Lawrence and De Peña also failed to look for the case file on the incident, which explains why it was treated as a minor misdemeanor, not a serious crime. One of Botary's and Schiwetz's colleagues in the D.A.'s office had investigated the complaint and talked to Ms. Garcia and "determined that there was no rape or attempted rape that was prosecutable in this case."26 The explanation at least would have prevented the prosecutors at DeLuna's trial from referring to the incident—as Schiwetz repeatedly did—as an attempted rape.
Lawrence and De Peña, however, never saw that record until after Ms. Garcia testified, when the prosecutors showed them the file in the case. At that point, the only thing the defense lawyers could think to do was object to all the records, which the jury never saw.27
De Peña later chalked up the incident to more prosecutorial sharp practice. Gentlemen, he believed, would have shared the entire Juanita Garcia file with the defense before trial, tipping them off to what was coming. Instead, the prosecutors gave them only one page in the file, which indicated that the incident was minor.28
* * * * *
After showing other court records to the jury, which described DeLuna's Dallas convictions for attempted rape and car theft, the state rested its case for the death penalty.29
Now it was the time for the defense lawyers to present their client's evidence of "mitigating" factors—everything about Carlos DeLuna's life, background, age, poverty, mental problems, family relationships and good deeds that might, singly or together, give at least one juror a reason to grant mercy. Because death verdicts have to be unanimous, one juror's vote for mercy would spare DeLuna's life.30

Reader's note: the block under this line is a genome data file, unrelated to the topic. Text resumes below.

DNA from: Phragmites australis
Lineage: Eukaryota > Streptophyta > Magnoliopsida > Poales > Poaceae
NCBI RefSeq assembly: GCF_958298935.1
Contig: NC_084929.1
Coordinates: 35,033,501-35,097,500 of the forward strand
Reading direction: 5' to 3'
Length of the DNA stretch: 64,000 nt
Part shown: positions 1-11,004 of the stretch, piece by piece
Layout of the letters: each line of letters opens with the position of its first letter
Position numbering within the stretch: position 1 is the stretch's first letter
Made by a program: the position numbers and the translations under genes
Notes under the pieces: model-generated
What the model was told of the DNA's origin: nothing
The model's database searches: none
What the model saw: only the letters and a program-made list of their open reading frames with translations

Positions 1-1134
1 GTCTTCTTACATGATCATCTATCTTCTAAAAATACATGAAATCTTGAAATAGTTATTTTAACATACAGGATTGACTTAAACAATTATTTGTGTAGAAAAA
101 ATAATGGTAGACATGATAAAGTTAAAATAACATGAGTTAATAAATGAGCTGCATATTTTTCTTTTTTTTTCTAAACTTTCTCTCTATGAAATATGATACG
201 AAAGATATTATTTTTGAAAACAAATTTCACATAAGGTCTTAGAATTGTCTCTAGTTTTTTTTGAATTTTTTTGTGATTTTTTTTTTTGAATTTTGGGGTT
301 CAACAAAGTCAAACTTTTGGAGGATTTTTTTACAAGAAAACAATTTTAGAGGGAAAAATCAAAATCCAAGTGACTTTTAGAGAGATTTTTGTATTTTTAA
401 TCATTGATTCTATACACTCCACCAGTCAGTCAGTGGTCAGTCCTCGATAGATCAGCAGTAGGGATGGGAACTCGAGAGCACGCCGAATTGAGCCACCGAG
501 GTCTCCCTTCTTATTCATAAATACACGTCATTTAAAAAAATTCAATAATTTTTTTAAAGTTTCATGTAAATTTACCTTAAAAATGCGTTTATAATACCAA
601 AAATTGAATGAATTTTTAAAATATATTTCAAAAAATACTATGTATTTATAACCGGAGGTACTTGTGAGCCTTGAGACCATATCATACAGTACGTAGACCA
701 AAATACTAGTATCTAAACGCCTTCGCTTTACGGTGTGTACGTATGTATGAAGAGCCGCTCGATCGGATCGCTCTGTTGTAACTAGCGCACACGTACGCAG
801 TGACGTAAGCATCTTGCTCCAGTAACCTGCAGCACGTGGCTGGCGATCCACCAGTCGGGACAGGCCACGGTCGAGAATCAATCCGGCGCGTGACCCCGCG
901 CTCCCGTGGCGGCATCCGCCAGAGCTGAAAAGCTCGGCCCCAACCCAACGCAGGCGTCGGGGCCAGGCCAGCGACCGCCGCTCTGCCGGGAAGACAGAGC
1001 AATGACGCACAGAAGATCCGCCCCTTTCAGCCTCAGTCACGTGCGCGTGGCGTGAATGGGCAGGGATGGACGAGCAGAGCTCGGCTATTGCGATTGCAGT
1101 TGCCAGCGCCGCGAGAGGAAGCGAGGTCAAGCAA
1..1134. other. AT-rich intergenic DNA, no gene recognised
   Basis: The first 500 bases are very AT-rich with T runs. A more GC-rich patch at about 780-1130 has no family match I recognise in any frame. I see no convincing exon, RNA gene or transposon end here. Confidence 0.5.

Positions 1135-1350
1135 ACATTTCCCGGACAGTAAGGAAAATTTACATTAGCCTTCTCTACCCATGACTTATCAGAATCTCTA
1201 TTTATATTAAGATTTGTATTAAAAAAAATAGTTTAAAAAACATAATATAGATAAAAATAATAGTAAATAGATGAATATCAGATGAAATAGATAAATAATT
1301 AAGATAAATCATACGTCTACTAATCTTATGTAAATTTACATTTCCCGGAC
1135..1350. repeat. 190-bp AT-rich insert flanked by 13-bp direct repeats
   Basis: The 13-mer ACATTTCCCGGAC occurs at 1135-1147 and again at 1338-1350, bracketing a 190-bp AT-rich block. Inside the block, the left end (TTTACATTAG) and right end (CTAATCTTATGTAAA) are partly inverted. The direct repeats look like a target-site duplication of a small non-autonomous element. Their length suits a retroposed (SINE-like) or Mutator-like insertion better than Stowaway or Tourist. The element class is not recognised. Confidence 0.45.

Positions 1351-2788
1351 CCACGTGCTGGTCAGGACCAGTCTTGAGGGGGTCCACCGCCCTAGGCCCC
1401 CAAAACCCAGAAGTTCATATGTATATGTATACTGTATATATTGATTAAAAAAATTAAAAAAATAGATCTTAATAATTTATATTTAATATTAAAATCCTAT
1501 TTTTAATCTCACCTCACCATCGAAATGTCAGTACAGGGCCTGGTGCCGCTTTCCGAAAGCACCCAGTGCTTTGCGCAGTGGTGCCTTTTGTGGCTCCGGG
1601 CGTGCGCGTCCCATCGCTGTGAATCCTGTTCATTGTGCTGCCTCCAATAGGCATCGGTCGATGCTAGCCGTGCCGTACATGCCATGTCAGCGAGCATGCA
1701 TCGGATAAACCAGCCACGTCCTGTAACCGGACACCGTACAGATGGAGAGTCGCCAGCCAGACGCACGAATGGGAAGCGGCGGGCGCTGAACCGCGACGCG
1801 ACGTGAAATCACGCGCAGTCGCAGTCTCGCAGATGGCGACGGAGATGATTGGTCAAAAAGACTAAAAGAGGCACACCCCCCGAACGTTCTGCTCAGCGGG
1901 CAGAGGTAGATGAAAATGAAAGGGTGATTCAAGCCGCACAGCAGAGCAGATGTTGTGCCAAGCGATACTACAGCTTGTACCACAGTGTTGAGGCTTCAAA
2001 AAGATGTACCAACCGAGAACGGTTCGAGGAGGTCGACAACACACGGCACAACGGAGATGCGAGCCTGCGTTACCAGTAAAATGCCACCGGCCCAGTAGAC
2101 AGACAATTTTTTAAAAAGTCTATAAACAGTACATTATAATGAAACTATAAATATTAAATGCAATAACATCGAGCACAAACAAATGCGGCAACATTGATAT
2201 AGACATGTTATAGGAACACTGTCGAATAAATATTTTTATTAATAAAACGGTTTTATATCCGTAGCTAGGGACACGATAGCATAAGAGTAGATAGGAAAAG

Incredibly, in a step that today would be an almost automatic reason for an appeals court to throw out a death sentence,31 Lawrence and De Peña immediately rested DeLuna's case as well. They didn't call a single witness or put on any mitigating evidence.32
The jury heard nothing about Carlos's limited intelligence, "specific learning disabilities," and inability to handle the mental rigors of the seventh grade. His lawyers presented no testimony from his former teachers, the school psychologist who discovered his reading and memory problems, or a family member who'd watched him struggle with his school work. They didn't even offer a school or juvenile court record.33
Although Carlos's sisters were in the courtroom,34 his lawyers called none of them to testify to his sweetness as a child, or that one of them had to raise him when she was still a girl because his father had abandoned the family and his mother was too exhausted to bring him up. His younger sister Rose never got a chance to describe his suggestibility and manipulation by their older brother, or Carlos's generosity with his paltry Whataburger wages so Rose didn't have to stand in the paupers' line in the school cafeteria.35